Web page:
Natasha Leggero

When author Christopher Hitchens died last month, career retrospectives yanked his infamous 2007 Vanity Fair essay "Why Women Aren't Funny" back into public consciousness. No disrespect, Hitch, but you were dead wrong. Nowhere is that more evident than in comic/actress Natasha Leggero. Born in Rockford, Ill., and based out of L.A., the knockout standup projects an air of Old Hollywood elegance but isn't afraid to touch anything. From reaming celebs to "toilet babies," her cuttingly sarcastic bits rarely miss. Leggero, 37, is a regular on E!'s "Chelsea Lately"; she released her debut standup album, "Coke Money," last year and hosts her own podcast, "The Lavender Hour." --Jay Boller

'Dirty Girls Come Clean: The Return'

Since the dawn of "The Vagina Monologues," the "dirty girl" has long been a popular idiom in chick lit and theater. The subject is as popular as ever, as evidenced by Freshwater Theatre's returning "Dirty Girls Come Clean" revue. Alternately raw, funny and introspective, the fest features original work by local female writers and performers, spanning the autobiographical to the biblical. Audience members will also be given the chance to anonymously share a short "dirty" story or secret of their own, which will be posted on the theater's website following the show. --Jahna Peloquin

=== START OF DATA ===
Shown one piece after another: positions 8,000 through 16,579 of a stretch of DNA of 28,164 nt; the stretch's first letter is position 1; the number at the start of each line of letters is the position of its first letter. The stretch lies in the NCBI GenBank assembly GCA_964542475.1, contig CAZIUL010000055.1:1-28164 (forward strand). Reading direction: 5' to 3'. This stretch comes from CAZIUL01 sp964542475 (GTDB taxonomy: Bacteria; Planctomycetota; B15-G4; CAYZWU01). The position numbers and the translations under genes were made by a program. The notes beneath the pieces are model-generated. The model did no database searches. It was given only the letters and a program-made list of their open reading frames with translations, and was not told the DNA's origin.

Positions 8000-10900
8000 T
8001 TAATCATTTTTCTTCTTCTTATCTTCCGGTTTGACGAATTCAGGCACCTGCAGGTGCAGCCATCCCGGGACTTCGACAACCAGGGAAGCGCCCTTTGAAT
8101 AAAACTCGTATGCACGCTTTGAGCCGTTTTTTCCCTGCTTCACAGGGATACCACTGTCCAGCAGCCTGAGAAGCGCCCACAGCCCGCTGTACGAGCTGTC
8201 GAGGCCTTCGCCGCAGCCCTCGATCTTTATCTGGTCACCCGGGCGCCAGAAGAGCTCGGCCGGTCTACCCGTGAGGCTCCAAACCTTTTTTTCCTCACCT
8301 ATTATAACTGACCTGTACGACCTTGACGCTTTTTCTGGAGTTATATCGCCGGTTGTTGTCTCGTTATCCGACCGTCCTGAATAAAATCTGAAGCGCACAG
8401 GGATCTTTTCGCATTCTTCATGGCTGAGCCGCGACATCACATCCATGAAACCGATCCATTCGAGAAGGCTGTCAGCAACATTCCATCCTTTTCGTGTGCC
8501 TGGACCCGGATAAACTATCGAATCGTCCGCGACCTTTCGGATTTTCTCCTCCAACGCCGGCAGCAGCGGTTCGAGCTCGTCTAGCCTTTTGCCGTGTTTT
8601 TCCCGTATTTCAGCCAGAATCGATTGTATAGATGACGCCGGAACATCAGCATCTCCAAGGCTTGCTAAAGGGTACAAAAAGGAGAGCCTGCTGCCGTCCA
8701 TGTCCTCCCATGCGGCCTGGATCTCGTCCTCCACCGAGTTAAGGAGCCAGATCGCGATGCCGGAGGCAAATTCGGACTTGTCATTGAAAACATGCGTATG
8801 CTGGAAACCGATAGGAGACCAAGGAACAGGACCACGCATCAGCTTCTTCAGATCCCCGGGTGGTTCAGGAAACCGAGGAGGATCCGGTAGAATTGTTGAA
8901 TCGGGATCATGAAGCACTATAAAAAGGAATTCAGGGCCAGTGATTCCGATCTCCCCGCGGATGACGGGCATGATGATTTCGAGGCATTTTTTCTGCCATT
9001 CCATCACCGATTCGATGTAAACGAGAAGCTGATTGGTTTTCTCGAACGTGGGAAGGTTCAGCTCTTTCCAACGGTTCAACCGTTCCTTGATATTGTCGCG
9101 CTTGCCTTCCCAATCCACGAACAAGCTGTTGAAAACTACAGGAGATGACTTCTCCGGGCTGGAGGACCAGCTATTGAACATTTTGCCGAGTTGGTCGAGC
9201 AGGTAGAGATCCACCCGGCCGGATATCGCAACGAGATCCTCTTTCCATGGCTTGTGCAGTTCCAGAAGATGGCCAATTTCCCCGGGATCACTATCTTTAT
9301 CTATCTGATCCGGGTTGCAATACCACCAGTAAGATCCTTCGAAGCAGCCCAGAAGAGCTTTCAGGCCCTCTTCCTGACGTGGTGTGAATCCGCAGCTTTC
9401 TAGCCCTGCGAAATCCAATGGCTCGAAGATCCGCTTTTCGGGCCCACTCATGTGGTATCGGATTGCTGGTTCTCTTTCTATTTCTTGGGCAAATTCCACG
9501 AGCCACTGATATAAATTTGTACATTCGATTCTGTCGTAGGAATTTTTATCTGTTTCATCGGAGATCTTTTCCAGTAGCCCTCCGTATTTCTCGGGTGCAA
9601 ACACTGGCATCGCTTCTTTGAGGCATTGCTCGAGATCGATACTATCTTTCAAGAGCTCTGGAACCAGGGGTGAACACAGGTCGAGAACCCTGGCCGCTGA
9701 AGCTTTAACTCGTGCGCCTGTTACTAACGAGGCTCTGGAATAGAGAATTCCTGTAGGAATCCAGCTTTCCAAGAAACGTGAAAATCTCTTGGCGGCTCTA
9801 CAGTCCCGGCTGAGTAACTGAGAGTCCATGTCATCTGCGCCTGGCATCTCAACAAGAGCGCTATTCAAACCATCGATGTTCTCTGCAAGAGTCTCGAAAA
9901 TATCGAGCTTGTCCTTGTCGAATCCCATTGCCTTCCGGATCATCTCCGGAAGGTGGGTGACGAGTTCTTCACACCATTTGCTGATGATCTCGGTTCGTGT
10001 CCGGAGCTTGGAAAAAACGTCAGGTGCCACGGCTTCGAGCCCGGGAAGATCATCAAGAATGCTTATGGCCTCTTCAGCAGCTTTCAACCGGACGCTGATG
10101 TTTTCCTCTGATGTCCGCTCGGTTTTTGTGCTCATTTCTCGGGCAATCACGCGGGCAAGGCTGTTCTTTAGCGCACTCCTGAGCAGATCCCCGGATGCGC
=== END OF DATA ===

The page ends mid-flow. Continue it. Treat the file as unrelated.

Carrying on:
'Flesh and the Desert'

The latest production from Workhaus Collective takes a Hunter S. Thompson-esque jaunt into Sin City. The unconventional production offers a kaleidoscopic portrait of Las Vegas, full of showgirls, gangsters, Siegfried & Roy, Elvis, Liberace, nuclear testing and Orson Welles, as experienced through the intertwined stories of three couples. This original work by Carson Kreitzer is being directed by Ben McGovern, his first project since resigning as associate director of studio programming at the Guthrie Theater last week. It's hard to think of a more esteemed group of local playwrights for McGovern to partner with than the nationally recognized Workhaus ensemble, which also features 2011 Ivey Award winner Anna Sundberg. --Jahna Peloquin